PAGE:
WASHINGTON – Traumatic brain injury, one of the signature injuries suffered by troops in Iraq and Afghanistan, demands a “sense of urgency,” the U.S. military’s top officer said today.

Navy Adm. Mike Mullen, chairman of the Joint Chiefs of Staff, said the Defense Department is in the early stages of understanding the impact of traumatic brain injury, or TBI, a mental condition characterized by headaches, dizziness, lacking motor coordination, memory loss and other symptoms.

“What I worry about is these … injuries are different,” he said at the National Press Club. “This is not like a football head injury or a boxing head injury. It is the catastrophic aspect of this explosion, which just affects the brain differently.”

In wide-ranging remarks this morning, Mullen emphasized the importance of focusing on TBI and other issues affecting troops and their families. He said he supports efforts by those within and outside the department to better understand TBI.

“It is very clear the sooner you treat them, the better the outcome is going to be,” he said. “So there needs to be a real sense of urgency here, and there are an awful lot of people involved in that. And I try to support what they’re doing as much as I possibly can.”

Mullen also cited post-traumatic stress — another prevalent effect of combat — as a great concern. He said the stigma attached to mental health treatment often contributes to the problem.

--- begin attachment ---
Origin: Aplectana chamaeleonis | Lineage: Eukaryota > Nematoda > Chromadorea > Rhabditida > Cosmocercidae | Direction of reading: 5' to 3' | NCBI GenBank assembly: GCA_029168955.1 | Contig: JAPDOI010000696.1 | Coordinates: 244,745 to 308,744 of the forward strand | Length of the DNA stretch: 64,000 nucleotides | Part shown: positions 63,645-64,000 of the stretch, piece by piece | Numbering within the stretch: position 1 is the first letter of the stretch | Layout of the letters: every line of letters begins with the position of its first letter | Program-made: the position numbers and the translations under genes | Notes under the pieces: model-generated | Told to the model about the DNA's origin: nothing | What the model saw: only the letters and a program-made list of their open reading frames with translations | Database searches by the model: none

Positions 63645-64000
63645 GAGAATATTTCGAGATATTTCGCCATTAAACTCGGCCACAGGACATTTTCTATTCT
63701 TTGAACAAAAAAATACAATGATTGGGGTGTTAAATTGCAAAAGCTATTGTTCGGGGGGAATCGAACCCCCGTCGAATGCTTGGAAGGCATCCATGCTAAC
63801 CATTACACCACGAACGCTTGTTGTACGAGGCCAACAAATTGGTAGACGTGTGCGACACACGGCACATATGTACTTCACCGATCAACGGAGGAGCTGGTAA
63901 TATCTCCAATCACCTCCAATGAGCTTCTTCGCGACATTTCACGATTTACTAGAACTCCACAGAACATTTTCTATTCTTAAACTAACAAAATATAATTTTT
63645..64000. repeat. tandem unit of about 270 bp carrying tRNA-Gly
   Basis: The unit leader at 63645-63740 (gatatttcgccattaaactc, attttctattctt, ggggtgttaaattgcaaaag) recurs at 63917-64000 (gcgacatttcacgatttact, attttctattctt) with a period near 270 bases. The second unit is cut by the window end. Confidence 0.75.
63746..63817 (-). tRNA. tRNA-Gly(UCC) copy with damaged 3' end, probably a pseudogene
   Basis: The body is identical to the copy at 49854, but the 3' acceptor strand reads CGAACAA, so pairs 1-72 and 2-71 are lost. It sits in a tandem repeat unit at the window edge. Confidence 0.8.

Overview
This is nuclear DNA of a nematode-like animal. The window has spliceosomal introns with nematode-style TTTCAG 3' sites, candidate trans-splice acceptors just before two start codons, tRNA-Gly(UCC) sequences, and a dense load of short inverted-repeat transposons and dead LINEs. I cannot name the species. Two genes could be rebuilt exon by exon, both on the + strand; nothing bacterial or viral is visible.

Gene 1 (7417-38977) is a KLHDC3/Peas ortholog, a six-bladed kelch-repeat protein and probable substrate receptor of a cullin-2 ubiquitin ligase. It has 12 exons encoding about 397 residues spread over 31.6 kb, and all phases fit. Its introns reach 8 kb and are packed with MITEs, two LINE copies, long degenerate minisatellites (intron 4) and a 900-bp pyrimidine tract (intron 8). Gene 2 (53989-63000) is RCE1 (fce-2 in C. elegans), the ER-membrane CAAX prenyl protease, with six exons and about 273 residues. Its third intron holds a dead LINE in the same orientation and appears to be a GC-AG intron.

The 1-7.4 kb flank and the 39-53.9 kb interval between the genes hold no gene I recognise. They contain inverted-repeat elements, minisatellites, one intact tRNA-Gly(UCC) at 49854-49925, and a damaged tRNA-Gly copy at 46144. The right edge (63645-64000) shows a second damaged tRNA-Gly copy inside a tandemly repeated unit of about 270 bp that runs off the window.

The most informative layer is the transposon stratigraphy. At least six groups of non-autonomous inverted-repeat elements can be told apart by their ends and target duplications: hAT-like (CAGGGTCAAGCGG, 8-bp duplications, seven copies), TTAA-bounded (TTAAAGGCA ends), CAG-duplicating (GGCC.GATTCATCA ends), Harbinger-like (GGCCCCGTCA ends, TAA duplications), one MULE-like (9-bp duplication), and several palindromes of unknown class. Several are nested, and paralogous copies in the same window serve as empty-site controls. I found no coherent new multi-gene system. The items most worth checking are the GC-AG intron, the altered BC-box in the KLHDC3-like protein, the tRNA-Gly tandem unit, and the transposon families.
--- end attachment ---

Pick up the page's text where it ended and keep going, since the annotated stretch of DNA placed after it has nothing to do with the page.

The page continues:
“It almost starts with the stigma issue, which we have to continue, as leaders, to break down, because it’s hard to say, ‘I need help.’ And it too often gets used against you,” he said.

Mullen added that he and his wife have heard such anecdotes from spouses of servicemembers with post-traumatic stress symptoms who fear seeking help because they don’t want to affect their military spouse’s career adversely.

“So we’ve just got to break that down and make it acceptable to ask for help in what is, by and large, something that is a temporary condition that, again, if it’s addressed quickly, its effects can be greatly minimized.

Therefore, he said, the Pentagon’s military and civilian leaders are focused on the issue. “But we’ve still got a long way to go,” he acknowledged.

Speaking about the much-reported stress on the force stemming from multiple and lengthy deployments, Mullen said he doesn’t see the U.S. military nearing a tipping point where forces will begin losing experienced troops.

“But I think we do have to make sure we keep a laser focus on this, … support our families who have been extraordinary, take care of those who’ve been wounded, and ensure that they have lives of great contribution in the future,” the chairman said. That care includes education, the right medical care and an opportunity buy a home, he added.

Mullen noted a “sea of goodwill” from an American public interested in showing support in various ways to U.S. forces. One of his challenges, he said, is to transform the outpouring into tangible support.

“The challenge that I and many other leaders here in Washington have is how do you connect that sea of goodwill to the need?” he said. “And we’re actually working our way through being able to do that, and we’re also looking for anyone who wants to try to assist us in that regard.”

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